“The job market out there is not booming. The army, at one stage or another, was the preferred destination, it was a job, it was there.”
“You know, it’s hard, because although you’re in the army, you’ll not always love everything about it and not always love everything that you’re asked to do. But it’s like every job, it comes with its good and it comes with its bad.”
“But I would say that everyone that eventually joins the army, although they may have joined up for different reasons, they all become connected with that common bond, that they’re there for Queen and country ultimately. You don’t go to Afghanistan just because you’re there to be paid.”
In the aftermath of the attack and hospitalisation, Andy eventually returned to Northern Ireland, and was invited onto the Nolan Show to share his experiences.
Andy shares this example as a way to describe the different attitudes he faced once back in Northern Ireland.
“I was on the Stephen Nolan Show, and you know, there’s mixed receptions. And of course people are entitled to their opinions. You’d get some people who’d say, well, he shouldn’t have been in Afghanistan in the first place. If he wasn’t there he wouldn’t have the injuries he’s got.”
“And then on the other hand you’d have people who would say, you know, that they relate to what I am going through. Because here in Northern Ireland we’ve had these struggles for thirty, forty years.”
Andy believes in freedom of speech and a culture of democratic debate. He believes that people are entitled to disagree with the British military’s presence in Afghanistan, but that they should recognise that he was over in Afghanistan fighting for other’s right to democracy and freedom of speech. “Aren’t the people of Afghanistan entitled to have that too? That’s what we were there doing.”
The journey back to civilised society brings many difficulties for a soldier who has seen combat.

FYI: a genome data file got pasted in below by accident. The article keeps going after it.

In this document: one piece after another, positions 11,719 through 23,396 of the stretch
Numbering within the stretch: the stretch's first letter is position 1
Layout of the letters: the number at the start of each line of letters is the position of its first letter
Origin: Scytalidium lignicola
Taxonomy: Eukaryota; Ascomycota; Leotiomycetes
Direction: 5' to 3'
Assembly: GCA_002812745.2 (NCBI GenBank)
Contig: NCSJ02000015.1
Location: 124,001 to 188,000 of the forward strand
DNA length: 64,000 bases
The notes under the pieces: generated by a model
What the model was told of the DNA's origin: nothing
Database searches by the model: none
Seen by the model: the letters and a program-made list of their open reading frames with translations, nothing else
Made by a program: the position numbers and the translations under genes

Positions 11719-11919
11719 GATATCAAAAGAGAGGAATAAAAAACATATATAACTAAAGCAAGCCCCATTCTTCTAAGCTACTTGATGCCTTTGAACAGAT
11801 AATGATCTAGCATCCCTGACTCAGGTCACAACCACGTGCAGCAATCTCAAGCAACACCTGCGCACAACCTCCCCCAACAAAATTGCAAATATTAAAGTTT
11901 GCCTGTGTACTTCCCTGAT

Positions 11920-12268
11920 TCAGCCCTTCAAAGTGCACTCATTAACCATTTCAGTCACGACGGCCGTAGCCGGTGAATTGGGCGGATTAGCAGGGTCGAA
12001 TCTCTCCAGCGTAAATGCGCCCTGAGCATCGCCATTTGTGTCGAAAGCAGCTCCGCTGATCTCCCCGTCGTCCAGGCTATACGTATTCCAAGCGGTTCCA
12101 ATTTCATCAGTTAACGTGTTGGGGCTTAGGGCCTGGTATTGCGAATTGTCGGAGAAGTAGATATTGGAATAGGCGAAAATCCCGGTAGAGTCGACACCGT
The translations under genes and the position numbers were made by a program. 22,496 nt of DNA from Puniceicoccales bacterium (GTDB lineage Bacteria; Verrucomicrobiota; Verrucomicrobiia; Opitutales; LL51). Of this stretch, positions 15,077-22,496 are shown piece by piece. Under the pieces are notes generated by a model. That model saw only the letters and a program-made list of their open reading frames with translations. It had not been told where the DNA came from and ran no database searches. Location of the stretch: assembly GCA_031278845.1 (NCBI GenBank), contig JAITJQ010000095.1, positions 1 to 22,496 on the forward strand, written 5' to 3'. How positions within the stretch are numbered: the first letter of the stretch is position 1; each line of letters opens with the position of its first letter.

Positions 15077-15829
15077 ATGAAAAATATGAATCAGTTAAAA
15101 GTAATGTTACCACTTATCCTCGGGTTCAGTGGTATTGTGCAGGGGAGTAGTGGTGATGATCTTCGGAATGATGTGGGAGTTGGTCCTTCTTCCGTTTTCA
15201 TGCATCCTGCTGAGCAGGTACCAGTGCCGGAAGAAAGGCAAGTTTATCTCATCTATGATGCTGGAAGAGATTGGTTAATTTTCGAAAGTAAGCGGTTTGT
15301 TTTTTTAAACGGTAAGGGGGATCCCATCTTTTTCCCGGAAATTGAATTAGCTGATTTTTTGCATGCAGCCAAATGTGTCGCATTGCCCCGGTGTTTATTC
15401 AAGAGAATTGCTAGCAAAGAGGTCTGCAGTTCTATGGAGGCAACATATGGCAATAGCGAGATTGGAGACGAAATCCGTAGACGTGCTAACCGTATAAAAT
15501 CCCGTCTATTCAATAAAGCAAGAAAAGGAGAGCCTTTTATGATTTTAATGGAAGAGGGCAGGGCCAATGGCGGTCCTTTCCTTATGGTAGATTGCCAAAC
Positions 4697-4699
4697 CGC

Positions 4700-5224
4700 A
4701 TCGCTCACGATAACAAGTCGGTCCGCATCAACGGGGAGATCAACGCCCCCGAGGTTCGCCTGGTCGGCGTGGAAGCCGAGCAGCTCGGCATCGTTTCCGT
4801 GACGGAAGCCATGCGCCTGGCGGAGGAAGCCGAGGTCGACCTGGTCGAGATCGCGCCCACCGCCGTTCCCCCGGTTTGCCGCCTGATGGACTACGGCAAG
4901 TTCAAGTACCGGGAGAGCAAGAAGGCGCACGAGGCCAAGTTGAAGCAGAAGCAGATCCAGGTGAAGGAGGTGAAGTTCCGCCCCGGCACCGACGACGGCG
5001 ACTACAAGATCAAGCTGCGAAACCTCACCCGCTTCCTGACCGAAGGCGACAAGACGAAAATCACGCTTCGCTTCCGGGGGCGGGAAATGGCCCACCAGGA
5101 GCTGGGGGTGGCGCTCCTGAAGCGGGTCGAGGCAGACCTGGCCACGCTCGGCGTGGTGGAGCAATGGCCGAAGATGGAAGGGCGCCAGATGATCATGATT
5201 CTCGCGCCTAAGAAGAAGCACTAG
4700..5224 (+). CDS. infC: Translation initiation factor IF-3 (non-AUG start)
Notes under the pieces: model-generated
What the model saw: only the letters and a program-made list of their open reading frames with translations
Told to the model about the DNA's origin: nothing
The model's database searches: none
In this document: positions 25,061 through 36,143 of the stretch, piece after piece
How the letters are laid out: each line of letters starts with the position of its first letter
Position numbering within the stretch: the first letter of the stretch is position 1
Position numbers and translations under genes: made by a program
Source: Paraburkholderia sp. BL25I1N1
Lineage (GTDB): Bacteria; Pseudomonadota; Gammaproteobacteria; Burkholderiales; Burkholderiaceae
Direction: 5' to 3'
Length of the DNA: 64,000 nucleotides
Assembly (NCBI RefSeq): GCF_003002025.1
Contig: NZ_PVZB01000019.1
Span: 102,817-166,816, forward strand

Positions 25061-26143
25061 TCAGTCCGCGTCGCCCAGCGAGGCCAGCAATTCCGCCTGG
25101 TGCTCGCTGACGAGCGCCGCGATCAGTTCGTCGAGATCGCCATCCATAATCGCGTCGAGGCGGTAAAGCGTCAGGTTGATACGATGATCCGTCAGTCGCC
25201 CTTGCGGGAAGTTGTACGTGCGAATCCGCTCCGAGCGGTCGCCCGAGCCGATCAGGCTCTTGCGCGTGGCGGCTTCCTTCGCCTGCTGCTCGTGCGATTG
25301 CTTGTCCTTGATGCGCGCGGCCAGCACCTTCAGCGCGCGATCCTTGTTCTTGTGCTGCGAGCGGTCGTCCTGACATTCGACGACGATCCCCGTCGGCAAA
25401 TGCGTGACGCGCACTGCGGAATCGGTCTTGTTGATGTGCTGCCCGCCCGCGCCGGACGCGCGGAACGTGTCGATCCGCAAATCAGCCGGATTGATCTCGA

Andy tells me that he feels lucky that his injuries entitled him to a compensation package that allowed his family to get settled into home and to get their lives moving on a new path. He feels bad, however, for his colleagues who don’t have such compensation packages and who are struggling to reintegrate and rebuild their lives
“Building the bridges back to reintegration to society. You know, it’s one of those bridges you need to build, and I call them bridges, because that’s the way I look at it. In life we have a massive ocean, and we have to build so many bridges across that ocean to get us to where we want to be.”
Andy talks of the need to work and support his wife and kids and how he had to change his career goals following his injuries. “Perhaps me being injured, if I hadn’t been injured, it would have been different, the army would have had a massive part in our lives. But because I had been injured, I had to now take a stand, and say, hold on a minute, stop. Let’s pause things for a moment and reflect on what’s best for me and my family.”
“So we began putting down the foundation, the bridges as I would call them, in place. And one of those was to get our own home.”
A Respite Centre for Veterans
Andy’s mission with the charity seems simple enough. To help veterans heal, reintegrate to society and gain back their independence. But long term, Andy believes greater government support is needed to achieve these goals.
According to Andy, Northern Ireland lacks adequate counselling services for military veterans. “We don’t have, in my eyes, a dedicated counselling facility. We have a number of service charities who are working day and night and doing splendid work to provide services.”
“But we don’t have an endless pot of money. If we had a facility here in Northern Ireland where we had resident counsellors who are employed to be in that building, isn’t that going to be a lot easier?”
Andy is adamant that veterans be treated away from the rest of the population in a special centre dedicated to their unique experiences, traumas, issues and injuries. “I would not be willing to be involved with AAVS or I would never ask any other veteran to be involved in a centre for everybody.”
The unique post-conflict scenario of Northern Ireland, and the threat that is still posed to members of the British military, requires that there be a solo-purpose facility exclusively for veterans and their families.
The centre would treat both veterans only recently back from duty and veterans who twenty years out of service are still dealing with similar issues. “We all go through instances where we get to the stage and go, ‘you know what, I can’t do it no more.’ And I’ve seen myself, when I’ve gone, I can’t do it no more, especially when I was injured.”
“It’s not something that’s going to say, here, we want to have something better than everybody else. We are asking for the rebalancing of the playing fields. We feel as veterans and families in Northern Ireland that the playing fields are majorly unadjusted. And a great sign of faith to rebalance those would be the establishment of a respite training and treatment centre.”
“Nice gardens, nice scenery, well can’t that be done against a nice backdrop? It makes the person feel more at home and more relaxed and themselves.”
You can learn more about Andy Allen Veterans Support by visiting, http://www.aavsni.com/
I write about faith, democracy and culture from a Christian and centre-left perspective.